New gas corridors and Turkey’s role

The war, which began with the Russian invasion of Ukraine on February 24, placed a huge burden on the global economy, which was faced with an energy supply shock and very high energy prices.

It is clear that Europe needs as many alternative sources as possible against Russian gas in the short and long term. While there are some alternatives to be found in the North Sea, Norway, North Africa, the Middle East, the Caucasus and the USA, there are technical, infrastructure and timing barriers that complicate procurement.

Assoc. Dr. İsmail Sarı wrote an analysis on Turkey's role in the new gas corridors that came to the fore in the Middle East due to the energy crisis caused by the Russia-Ukraine War. According to Sarı, from a European perspective, attention is focused on re-diversification resources, particularly gas resources in the Middle East and the eastern Mediterranean.

What makes Turkey a valuable and important country due to its geographical location is the assurance of new supply sources in this context. In the past, there have been serious plans to bring gas to Europe via Turkey, but very few of them have been realized.


In March 2022, Israel started gas exports to Egypt with a new route via Jordan. Israeli company Ratio Energy reported that the route through Jordan helped sell an additional 1.8 billion cubic meters of gas from the Leviathan field. In the first three months of the year, record natural gas sales increased to 2.7 billion cubic meters. Prior to the Russian invasion of Ukraine, Egypt continues its plans to become a regional gas hub with two LNG plants.

Besides Israel's interest, Italian Eni-SpA wants to intensify its presence in Egypt to increase gas exports to Europe. Greece, on the other hand, started the floating LNG storage and gasification unit (FSRU) project in Alexandroupoli in May 2022, which will be completed in 20 months. This project is scheduled to enter service in late 2022 or early 2023 with supplies from US and Qatari companies. The International Energy Agency (IEA) announced that US LNG exports to Europe increased in the first four months of 2022. IEA data shows how dramatic the change in LNG flows has been this year. The IEA states that in the first four months of this year, the US sent 74 percent of its LNG to Europe.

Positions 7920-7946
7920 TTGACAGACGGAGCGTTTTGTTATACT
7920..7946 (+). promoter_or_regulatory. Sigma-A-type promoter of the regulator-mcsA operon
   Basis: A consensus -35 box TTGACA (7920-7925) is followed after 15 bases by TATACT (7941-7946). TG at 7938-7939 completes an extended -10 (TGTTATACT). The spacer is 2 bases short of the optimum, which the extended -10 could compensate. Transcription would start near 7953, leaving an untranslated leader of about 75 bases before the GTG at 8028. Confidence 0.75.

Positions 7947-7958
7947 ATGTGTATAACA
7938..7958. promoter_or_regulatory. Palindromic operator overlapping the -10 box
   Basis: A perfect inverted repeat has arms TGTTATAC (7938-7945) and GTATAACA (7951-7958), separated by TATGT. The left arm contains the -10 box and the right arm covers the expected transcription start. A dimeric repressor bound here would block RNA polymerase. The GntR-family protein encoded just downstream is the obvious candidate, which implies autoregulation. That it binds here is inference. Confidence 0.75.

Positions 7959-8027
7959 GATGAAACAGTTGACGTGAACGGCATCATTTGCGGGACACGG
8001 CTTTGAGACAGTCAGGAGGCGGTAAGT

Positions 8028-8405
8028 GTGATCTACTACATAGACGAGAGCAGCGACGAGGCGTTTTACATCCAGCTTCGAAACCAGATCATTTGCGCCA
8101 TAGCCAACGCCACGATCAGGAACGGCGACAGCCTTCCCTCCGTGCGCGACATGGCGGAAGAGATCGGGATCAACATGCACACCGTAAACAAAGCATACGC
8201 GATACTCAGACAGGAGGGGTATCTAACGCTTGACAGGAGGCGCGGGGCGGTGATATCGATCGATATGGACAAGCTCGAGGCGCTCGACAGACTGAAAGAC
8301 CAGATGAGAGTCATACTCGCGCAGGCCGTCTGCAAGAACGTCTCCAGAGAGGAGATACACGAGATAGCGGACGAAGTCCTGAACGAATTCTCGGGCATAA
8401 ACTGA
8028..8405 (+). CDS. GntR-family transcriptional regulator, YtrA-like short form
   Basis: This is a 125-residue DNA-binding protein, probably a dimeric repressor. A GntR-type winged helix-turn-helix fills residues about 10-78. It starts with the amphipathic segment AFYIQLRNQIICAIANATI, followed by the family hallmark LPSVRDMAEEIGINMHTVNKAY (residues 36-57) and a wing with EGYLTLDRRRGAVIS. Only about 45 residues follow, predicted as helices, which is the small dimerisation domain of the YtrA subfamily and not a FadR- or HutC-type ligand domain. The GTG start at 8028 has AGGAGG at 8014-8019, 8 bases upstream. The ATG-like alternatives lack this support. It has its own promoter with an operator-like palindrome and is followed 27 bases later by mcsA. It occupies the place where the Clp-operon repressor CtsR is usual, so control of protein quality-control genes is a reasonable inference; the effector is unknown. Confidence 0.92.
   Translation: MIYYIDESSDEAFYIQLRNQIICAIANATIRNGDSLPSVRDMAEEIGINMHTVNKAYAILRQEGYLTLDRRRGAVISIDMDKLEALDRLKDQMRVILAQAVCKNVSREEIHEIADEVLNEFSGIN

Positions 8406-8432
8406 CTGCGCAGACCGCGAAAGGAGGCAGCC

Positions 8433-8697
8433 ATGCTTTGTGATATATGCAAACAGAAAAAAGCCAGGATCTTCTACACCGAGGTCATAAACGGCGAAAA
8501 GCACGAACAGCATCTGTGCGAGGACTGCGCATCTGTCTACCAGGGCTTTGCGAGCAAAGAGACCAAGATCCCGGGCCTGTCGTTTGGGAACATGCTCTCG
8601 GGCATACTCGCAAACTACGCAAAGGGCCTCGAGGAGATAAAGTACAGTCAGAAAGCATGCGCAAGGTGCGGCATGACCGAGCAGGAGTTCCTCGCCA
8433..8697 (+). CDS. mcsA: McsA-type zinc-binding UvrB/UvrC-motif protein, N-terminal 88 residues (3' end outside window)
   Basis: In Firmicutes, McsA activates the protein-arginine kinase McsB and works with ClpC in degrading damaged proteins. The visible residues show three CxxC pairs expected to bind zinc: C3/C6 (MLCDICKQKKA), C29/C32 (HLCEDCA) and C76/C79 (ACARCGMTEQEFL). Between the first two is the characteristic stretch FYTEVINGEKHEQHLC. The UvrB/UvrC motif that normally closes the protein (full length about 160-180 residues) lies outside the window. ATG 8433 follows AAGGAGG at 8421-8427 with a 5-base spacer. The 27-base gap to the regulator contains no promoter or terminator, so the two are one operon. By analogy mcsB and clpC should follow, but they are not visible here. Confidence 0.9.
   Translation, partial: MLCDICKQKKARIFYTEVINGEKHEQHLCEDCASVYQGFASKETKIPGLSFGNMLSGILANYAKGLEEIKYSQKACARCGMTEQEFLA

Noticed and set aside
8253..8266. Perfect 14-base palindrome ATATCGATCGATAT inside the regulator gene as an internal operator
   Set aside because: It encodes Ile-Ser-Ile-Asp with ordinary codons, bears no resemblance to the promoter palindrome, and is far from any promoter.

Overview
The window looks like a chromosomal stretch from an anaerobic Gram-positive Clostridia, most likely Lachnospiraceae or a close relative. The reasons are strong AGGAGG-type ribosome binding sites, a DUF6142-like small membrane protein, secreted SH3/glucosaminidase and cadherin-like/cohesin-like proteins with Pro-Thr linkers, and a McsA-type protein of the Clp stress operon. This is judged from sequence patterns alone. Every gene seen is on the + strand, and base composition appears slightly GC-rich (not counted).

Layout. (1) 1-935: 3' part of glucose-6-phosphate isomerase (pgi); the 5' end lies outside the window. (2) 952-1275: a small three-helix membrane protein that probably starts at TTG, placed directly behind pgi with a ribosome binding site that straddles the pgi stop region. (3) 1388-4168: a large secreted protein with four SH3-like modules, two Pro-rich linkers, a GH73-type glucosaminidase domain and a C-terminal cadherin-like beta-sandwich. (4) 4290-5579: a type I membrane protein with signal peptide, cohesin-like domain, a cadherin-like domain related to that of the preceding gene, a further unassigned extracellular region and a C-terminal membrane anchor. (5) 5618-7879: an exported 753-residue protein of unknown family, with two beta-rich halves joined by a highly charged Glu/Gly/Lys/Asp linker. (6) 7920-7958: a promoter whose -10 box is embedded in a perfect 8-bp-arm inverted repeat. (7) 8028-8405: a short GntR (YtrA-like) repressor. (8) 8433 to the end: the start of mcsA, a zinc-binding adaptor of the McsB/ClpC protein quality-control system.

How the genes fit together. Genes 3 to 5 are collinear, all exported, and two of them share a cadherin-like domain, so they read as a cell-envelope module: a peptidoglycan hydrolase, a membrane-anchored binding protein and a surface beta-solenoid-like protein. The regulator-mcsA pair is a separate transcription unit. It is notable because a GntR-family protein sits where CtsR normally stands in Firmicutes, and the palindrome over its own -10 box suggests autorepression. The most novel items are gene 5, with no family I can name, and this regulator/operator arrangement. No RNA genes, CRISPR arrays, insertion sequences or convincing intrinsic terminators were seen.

The EU is heavily dependent on Russian gas. It imports around 155 billion cubic meters per year, which accounts for 45 percent of its gas purchases and 40 percent of its consumption. The EU makes 80 percent of its imports through the natural gas pipeline, and there is largely no connection between these pipelines.

The main capacities of the gas pipeline are located in Algeria, Norway and Azerbaijan. It is planned to increase the flow from Algeria to 32 billion cubic meters per year in Transmed (via Italy) and to 10 billion cubic meters in Medgaz (via Spain). Italy and Spain intensify 65 percent of Algerian gas purchases. Therefore, LNG will be an alternative to the natural gas pipeline.

Turkey connects Europe to gas-rich countries like Azerbaijan, Turkmenistan, Iran and Iraq. According to Sarı, Turkey is at the heart of the Southern Gas Corridor (SGC) pipeline system, which aims to increase and diversify Europe's energy supply by bringing gas resources from the Caspian Sea to markets in Europe without involving Russia. In this sense, the construction of the Trans-Anatolian Gas Pipeline (TANAP) and the Trans-Adriatic Pipeline (TAP) is very important for Turkey. However, this cooperation is not yet fully developed at the desired level.

Since the discovery of important gas deposits in the Eastern Mediterranean, the region has also been cited as an alternative to Russian gas for Europe's energy security. Here, too, Turkey, with its geographical location, can play a role in transporting this gas to European markets. Of course, there are some important political, financial and infrastructural challenges to overcome. However, Turkey is highly likely to be a key transit country in Europe's efforts to find an alternative to Russian gas.